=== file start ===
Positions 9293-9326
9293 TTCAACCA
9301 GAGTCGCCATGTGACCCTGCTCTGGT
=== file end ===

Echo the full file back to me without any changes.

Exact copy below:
Positions 9293-9326
9293 TTCAACCA
9301 GAGTCGCCATGTGACCCTGCTCTGGT